Pluralism is not enough.

In the throes of any struggle with diversity--whether religious, cultural, sexual or ecological--the mere affirmation of differences, of their reality and their rights, will be preferable to their denial. But the proliferation of difference under the protection of pluralism does not address the relations between the differences. Indeed the pluralism, as in the form of multiculturalism or interfaith dialogue, may stifle the very dynamism that gives rise to it. It may seal its specific plurality into a set of several self-enclosed unities. Concrete adjudications of difference within a warming and crowding planetarity push toward a more robust theory of the interconnectivity constitutive of a multiplicity.

For their part, a growing number of theologians are voicing commitment to a multiplicity conceived as an inherent value for any theory of deep relationality. They investigate theories of a many that does not equal several simple ones, but is rather comprised of a multiplicity of mutually enfolded differences. To move beyond the objectifying discourse of separate entities within bounded contexts, they often resort to experimental theopoetics. They may disclose an emergent theology of the manifold--as though the multiplicities comprising the universe unfold and enfold a divine multiplicity.

In Christianity the trinity has encrypted this insight, albeit trapped in the vestiges of a substance metaphysics that cannot "think the multiple as such" (Serres). Does any theology of the manifold need for its own fruition a theory of multiplicity--whose pli signifies "fold"-- as constitutive relationality? Do such theologies (and they will themselves be multiple) imply therefore a participatory rather than a separative pluralism? Through the philosophies of Whitehead and Deleuze, or in feminist and postcolonial theories, versions of such multiplicity seem already to be permeating emergent forms of religious thought.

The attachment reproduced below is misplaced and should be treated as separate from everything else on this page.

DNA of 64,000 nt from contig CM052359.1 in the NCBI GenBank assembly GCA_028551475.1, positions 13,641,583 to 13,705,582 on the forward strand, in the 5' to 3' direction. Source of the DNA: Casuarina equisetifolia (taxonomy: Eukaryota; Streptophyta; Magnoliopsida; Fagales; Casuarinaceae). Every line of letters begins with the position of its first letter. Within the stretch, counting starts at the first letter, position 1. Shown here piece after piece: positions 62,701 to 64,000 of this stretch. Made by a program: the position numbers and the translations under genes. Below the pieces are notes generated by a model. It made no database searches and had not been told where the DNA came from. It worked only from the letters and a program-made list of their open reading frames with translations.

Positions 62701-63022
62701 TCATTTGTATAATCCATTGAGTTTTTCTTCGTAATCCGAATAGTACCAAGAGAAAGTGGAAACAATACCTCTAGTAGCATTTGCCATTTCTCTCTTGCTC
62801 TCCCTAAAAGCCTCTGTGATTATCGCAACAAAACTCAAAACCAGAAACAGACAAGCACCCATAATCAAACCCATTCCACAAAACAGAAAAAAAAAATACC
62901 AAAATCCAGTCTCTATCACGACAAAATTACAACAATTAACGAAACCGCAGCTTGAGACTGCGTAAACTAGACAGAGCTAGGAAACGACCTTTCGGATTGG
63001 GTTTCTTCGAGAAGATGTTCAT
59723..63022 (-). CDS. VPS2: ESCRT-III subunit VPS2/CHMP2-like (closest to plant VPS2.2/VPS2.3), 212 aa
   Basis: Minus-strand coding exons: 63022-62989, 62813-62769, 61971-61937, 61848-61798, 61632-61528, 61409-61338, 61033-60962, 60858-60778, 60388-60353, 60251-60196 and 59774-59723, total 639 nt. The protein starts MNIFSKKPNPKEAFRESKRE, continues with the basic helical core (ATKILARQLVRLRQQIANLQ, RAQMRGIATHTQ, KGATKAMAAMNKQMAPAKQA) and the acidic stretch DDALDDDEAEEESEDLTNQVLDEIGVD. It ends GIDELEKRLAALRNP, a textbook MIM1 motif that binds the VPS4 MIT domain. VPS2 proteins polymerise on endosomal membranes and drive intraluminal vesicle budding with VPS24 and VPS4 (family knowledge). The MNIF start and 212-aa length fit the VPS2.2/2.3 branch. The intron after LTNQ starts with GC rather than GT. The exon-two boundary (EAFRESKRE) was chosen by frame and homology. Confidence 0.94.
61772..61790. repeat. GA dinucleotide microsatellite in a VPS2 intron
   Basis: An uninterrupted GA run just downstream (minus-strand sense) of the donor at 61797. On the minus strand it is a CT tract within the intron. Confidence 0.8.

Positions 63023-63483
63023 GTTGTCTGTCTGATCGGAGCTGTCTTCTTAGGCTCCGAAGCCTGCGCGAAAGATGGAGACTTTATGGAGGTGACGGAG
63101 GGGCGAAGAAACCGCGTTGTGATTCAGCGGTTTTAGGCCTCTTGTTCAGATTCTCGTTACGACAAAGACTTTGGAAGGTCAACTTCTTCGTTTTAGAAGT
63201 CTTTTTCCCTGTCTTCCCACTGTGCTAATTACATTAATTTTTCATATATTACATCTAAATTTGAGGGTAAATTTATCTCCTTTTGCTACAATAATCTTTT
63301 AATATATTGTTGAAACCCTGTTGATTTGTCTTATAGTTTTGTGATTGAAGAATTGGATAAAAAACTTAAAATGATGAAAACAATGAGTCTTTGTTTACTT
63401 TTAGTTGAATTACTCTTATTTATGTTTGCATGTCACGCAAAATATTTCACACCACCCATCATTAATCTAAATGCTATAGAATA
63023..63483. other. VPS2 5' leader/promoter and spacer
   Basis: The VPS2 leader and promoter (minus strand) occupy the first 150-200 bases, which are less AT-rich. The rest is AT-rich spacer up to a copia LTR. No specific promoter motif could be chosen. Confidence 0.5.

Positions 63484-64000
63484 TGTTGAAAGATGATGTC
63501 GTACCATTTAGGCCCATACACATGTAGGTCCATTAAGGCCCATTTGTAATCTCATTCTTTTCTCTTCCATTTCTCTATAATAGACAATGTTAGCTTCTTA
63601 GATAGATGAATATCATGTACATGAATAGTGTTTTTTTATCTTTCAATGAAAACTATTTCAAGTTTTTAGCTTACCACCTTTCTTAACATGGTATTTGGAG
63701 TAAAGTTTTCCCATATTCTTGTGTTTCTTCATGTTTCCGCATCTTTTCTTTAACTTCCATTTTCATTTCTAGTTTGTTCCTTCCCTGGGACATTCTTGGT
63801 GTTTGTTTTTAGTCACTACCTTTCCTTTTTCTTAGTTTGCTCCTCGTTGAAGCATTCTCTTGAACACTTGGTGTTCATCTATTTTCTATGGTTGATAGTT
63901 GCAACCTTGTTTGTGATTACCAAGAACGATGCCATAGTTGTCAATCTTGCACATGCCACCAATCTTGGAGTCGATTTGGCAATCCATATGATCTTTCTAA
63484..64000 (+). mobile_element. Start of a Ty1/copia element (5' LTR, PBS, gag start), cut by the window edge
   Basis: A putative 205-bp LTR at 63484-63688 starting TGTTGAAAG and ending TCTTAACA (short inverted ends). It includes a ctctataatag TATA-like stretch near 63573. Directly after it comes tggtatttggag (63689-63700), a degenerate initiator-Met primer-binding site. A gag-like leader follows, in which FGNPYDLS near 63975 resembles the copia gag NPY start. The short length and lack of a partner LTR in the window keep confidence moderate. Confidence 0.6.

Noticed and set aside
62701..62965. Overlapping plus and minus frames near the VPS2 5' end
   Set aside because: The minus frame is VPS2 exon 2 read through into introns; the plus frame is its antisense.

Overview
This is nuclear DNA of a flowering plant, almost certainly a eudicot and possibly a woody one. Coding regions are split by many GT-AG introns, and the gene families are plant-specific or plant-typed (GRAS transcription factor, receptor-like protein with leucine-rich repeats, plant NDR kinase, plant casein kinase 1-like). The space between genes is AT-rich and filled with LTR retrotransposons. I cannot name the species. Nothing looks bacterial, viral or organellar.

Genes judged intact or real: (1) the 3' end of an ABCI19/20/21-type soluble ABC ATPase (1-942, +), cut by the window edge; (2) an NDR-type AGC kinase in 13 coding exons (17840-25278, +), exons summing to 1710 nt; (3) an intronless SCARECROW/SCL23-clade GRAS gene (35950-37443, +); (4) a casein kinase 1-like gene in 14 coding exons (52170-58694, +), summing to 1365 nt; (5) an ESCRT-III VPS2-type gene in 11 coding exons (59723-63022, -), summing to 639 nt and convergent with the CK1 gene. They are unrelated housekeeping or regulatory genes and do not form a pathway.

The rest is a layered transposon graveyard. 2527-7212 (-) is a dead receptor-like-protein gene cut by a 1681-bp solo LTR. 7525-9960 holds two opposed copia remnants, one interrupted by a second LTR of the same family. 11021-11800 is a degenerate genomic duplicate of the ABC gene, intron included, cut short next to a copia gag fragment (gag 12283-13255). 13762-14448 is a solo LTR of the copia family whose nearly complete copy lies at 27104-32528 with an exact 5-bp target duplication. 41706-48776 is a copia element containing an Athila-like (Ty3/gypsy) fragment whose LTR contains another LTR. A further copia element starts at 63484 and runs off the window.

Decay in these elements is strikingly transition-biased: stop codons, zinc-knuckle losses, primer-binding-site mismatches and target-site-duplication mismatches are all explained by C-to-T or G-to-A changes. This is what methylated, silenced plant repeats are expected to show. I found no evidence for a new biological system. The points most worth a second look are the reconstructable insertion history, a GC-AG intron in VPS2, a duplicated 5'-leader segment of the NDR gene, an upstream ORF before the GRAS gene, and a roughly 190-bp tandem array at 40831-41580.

If earlier movements of a liberal or progressive Christianity inevitably pitted themselves against the orthodoxies that restrained or repelled our multiplicity of voices, a theology of the manifold participates nonetheless in the whole contested history of doctrinal formation. This project therefore cannot be defined by a classical theistic construction of heresy; nor does it acquiesce in any single heterodoxy, formed as other to the sameness of orthodoxy. Therefore this colloquium will explore experimentally the figure of polydoxy. As a constructive methodological alternative, it supports neither the absolute of a reified orthodoxy nor the relativism of a mere many. Its manifold theology engages the internal multiplicity of the doctrinal heritage as well as its productive slippages and failures. It remains mindful of the toxic by-products of any doxic certainty. It attends to the semantics of doxa as "mere opinion", "appearance", "illusion", and "glory" inflecting the doxologies of Christian confession.

The constructive possibilities for such polydoxy are necessarily endless. In enfolding many teachings, from within and beyond the churches, it never presumes "right teaching" but seeks it, hoping to multiply right relations in thought and practice. The theopoetics of the manifold locates this colloquium at a tangled and promising juncture in religious thought and planetary life.



©2009 Drew University | Drew Transdisciplinary Theological Colloquium Series | Drew Theological School

Image, Reaching by Mary Hughes, used by permission.

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